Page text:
Argentine import relaxation puts US producers on edge

Beef Central, 02/09/2014

US cattle producers have expressed deep concern about a United States Department of Agriculture (USDA) proposal to add the Patagonia region of Argentina to the list of regions considered free of Foot and Mouth Disease (FMD) and Rinderpest.

US cattle industry leaders say if adopted the rule will open the US to exports of live cattle and fresh and frozen beef from the region, and will expose the US cattle herd to unacceptable risks through the possible introduction of the FMD virus.

The proposed rule change was published on the USDA’s Animal and Plant Health Inspection Service (APHIS) Federal Register on Friday. It is currently out for public comment and is scheduled to take effect in 60 days.

“Our extreme concern is only further magnified by the associated proposed rule to allow chilled or frozen beef to be imported from the region of Northern Argentina,” said National Cattlemen’s Beef Association president Bob McCan, a cattleman from Victoria, Texas, in a statement.

“Northern Argentina is a region that is not recognised as being free of Foot-and-Mouth Disease by APHIS.

“We strongly believe that these recent actions by APHIS present a significant risk to the health and well-being of the nation’s cattle herd through the possible introduction of FMD virus.”

The NCBA statement described FMD as an extremely contagious viral disease of cloven-hooved animals and many wildlife species. It said the disease was considered one of the most economically devastating livestock diseases in the world. An outbreak of FMD could ultimately threaten the entire US economy as well jeopardise national food security.

The peak cattle industry body also challenged the integrity of APHIS’ risk assessment process.

“APHIS conducted their risk analysis based on a series of site visits to Argentina to determine the FMD risk status of these regions. NCBA’s repeated requests for written reports for these APHIS site visits to Argentina have gone unanswered. Finally, we were informed by APHIS that written reports are not required for APHIS site reviews. This lack of documentation and an obvious lack of management controls for the site review process calls into question the integrity and quality assurance for the entire risk analysis. Valid science-based decisions are not possible in this flawed system.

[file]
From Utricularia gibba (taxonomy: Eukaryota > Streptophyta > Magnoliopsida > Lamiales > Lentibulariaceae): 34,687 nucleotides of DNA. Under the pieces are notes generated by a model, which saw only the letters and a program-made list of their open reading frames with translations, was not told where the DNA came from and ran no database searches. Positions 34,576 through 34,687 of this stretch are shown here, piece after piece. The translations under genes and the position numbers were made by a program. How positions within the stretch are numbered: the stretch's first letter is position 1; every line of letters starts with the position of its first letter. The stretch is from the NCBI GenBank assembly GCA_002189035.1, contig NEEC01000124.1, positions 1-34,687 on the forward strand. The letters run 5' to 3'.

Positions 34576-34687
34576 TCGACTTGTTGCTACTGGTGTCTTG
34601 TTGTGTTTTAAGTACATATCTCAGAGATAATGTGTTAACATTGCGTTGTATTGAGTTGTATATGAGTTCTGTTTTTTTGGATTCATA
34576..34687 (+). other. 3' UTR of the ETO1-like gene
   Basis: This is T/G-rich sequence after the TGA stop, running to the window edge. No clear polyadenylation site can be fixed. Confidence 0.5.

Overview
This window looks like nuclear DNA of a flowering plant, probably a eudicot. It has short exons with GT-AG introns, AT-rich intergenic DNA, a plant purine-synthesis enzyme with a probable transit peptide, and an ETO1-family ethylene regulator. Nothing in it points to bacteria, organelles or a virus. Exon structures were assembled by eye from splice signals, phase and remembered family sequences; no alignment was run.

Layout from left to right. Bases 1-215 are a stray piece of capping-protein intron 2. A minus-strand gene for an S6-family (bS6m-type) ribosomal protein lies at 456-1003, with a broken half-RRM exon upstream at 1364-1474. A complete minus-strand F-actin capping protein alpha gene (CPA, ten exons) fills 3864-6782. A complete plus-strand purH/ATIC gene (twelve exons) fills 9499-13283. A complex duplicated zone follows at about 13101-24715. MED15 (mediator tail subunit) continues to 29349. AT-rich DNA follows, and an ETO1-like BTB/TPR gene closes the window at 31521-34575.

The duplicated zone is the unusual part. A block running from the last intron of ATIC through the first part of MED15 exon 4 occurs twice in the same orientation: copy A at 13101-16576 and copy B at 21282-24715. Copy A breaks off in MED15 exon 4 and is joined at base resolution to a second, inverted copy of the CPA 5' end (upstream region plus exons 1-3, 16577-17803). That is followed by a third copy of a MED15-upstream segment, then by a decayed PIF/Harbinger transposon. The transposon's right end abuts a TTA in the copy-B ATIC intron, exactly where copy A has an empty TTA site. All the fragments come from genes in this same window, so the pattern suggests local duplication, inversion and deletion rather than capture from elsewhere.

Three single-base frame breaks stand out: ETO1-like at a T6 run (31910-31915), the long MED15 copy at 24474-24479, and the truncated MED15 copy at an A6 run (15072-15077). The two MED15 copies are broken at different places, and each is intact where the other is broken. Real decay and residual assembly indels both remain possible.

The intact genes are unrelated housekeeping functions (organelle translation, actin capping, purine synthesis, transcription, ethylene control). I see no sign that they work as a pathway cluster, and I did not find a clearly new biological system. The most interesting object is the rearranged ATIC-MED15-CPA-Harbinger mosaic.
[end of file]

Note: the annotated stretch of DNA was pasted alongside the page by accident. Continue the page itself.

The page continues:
“It is evident that APHIS has charged blindly forward in making this announcement, ignoring the findings of a third-party scientific review identifying major weaknesses in the methodology of the risk analysis that formed the foundation for  the APHIS decision-making process. The third-party scientific review uncovered deficiencies in the APHIS hazard analysis and the exposure assessment, as well as an overly subjective qualitative format for the risk analysis.

“NCBA remains committed to supporting open trade markets, level playing fields, and utilizing science-based standards to facilitate international trade. At the same time, no amount of trade is worth sacrificing the health and safety of the United States cattle herd. Strict transparency for the adherence to sound science must be the basis for all animal health decisions of this magnitude.”

The Beef Magazine news website reported that the US Meat Export Federation had confirmed that US beef does not have access to Argentina due to BSE-related restrictions.

APHIS defends decision

In a statement APHIS said it conducted an assessment in response to a request by the Government of Argentina for the US to recognise the Patagonia Region as FMD-free.

APHIS said it determined that FMD was not present in the region, and that the surveillance prevention, and control measures implemented by Argentina in that particular region were sufficient to minimise the likelihood of introducing FMD into the United States through the importation of susceptible ruminants and ruminant commodities.

“While the Patagonia Region will be declared free of FMD, the region will be added to the list of regions that are subject to certain restrictions designed to lessen the risk of introducing FMD into the United States, in accordance with APHIS regulations,” the statement said.

“These restrictions ensure that there is no co-mingling of products from regions with a lesser animal health status.

“FMD is a highly contagious viral disease that affects cloven-hoofed livestock like cattle and swine.  The disease can be controlled and eradicated with a vaccination; however vaccination can affect the potential risk of FMD transmission through the import of animals and animal products.  A country that no longer vaccinates against FMD presents a lower risk than a country that continues to vaccinate.  The Patagonia Region of Argentina does not vaccinate against FMD, therefore APHIS can recognize the region as free of FMD.”

The North Dakota Stockmen’s Association also has voiced its opposition to the proposal, citing concerns about “the incomplete and undocumented site reviews USDA conducted to prepare this information and the lack of a quantitative analysis of the data”, according to a release.

Public comment is open until October 28, 2014. For further information on the proposed rule click here



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